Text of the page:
BeReal Is the Only Good Social Media App

For two minutes each day, friends post low-quality photos of whatever they're up to. It's a callback to when the internet was still messy—and fun.
Katie Way
Brooklyn, US
screenshot of a bereal post
Collage by Cathryn Virginia | Photos Courtesy of Katie Way and BeReal

Feet on a couch. A laptop screen. Dollar fifty oysters at happy hour. A shaky view of a tree-lined city street. Someone’s sleeping cat. Sand-covered legs on a neon beach towel. What do all of these things have in common? They’re all staple fare for BeReal, the app that is transcendently fun because it is deeply mundane—the contradiction that makes it the only good social media platform. 

For the uninitiated, BeReal is an app that simultaneously sends its users a push notification once a day, at a random time, compelling them to capture whatever it is they’re doing right at that moment with a simultaneous front- and back-facing camera shot. Posts disappear the next day, and the only grid of old photos you can scroll through (BeReal calls them “Memories”) is your own. While there’s technically a Discovery mode that displays stranger’s posts in seemingly bottomless succession, I literally cannot imagine why you would want to look at that. 


The BeReal experience combines the best things about 2010s Facebook albums, Instagram Close Friends stories, and Snapchat: a delicious cocktail of unflattering photos, quasi-intimate communication, and impermanence. As a woman who loves nothing more than commenting “Mmmmm” when someone I love posts a photo of food and “sexy” when someone I love is looking sexy, I’m hooked. BeReal feels like a return to a time when posting on social media felt less like a performance and more like a way I actually enjoyed spending my time. Fuck the curated-to-look-uncurated photo dump! Fuck “personal news”! Fuck an infographic about the diaspora! I want to see a blurry photo of my college roommate’s legs! The entertaining thing about BeReal is the same thing that’s entertaining about any social media platform: it’s awesome to be online with your friends. What makes BeReal so special is that that’s basically all you can use the app to do.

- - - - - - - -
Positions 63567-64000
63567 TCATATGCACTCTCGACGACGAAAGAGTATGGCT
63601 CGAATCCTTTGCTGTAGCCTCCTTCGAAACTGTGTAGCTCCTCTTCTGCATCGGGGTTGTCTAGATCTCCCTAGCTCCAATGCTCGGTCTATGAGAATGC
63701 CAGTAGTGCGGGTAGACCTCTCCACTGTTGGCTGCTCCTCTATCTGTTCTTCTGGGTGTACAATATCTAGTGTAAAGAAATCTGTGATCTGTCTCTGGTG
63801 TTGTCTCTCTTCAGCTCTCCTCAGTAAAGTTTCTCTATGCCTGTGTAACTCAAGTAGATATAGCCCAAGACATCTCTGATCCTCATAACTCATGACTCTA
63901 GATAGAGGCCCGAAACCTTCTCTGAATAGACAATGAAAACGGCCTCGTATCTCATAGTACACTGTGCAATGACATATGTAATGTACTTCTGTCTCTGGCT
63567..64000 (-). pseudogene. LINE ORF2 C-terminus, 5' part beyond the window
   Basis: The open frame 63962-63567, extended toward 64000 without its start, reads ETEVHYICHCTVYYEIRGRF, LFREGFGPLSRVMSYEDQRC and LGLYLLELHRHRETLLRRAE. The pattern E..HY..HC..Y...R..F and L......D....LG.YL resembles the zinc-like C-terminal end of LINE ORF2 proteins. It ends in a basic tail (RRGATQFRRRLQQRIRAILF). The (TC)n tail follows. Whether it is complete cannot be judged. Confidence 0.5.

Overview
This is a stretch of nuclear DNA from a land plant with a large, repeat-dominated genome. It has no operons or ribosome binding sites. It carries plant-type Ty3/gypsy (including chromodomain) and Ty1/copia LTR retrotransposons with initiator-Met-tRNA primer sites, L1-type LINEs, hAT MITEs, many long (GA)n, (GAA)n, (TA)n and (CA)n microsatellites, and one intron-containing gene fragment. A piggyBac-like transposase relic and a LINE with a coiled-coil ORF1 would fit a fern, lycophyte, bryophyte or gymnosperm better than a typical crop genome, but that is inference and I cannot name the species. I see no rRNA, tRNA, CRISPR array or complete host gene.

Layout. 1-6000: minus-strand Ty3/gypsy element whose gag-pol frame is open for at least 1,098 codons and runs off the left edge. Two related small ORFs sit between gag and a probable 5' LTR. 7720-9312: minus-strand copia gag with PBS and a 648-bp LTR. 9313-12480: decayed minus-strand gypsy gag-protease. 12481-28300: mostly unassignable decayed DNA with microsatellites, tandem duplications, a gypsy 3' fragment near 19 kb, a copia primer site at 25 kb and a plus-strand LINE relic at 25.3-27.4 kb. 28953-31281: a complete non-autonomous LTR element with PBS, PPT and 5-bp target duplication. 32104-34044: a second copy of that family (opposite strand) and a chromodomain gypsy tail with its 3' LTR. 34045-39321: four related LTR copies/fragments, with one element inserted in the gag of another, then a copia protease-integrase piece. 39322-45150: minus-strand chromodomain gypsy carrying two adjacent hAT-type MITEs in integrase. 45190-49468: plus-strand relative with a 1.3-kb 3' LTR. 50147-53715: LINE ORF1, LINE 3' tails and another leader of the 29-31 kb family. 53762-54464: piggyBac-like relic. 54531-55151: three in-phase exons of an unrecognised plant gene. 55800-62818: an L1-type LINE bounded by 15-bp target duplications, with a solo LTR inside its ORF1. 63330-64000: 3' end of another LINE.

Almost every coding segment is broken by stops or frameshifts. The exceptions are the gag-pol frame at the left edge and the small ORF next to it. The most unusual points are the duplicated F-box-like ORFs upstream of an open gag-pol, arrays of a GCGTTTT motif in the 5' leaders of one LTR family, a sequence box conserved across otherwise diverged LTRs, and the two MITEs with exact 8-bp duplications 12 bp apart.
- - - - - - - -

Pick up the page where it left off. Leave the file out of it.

BeReal has beaten those apps designed to limit how long you can spend on social media at their own game, too, because it is—and I say this with love—annoying and hard to use. The push notifications are wonky; there’s some kind of fisheye camera effect thrown in that sometimes warps objects and faces to cartoonish proportions, stretching limbs like Silly Putty; sometimes photos just… don’t post. And, crucially, there’s a hard limit to how much you can scroll, because there’s a hard limit to how much anyone can possibly post. I don’t think I’ve ever spent more than five minutes on BeReal in a single sitting; every time I open the app, I am delighted by how quickly I’m able to close it. 

Still, there’s something about BeReal that makes me feel preemptively wistful. I remember the early days of having fun on every other social media platform I’ve ever joined. I loved “hacking” someone’s Facebook account to post a status that says “I love MILFs” or concocting my inaugural Instagram post, a black-and-white photo of my friend Olivia holding a cookie cake in my 2011 Toyota Yaris, inexplicably captioned: “‘Be the change you want to see in the world.’ - Gandhi.” In my bones, I know that BeReal’s decline will be swift and merciless; I feel it coming in the friend requests I’d rather ignore and the urge to retake a selfie because I don’t like the way my chin looks (especially embarrassing because the app reveals how many times users retake a shot before posting). But for now, the crooked little window into the mundanity of my friends’ lives chugs on triumphantly. At least it’s boring on purpose.

Katie Way is a senior staff writer at VICE. Follow her on Twitter.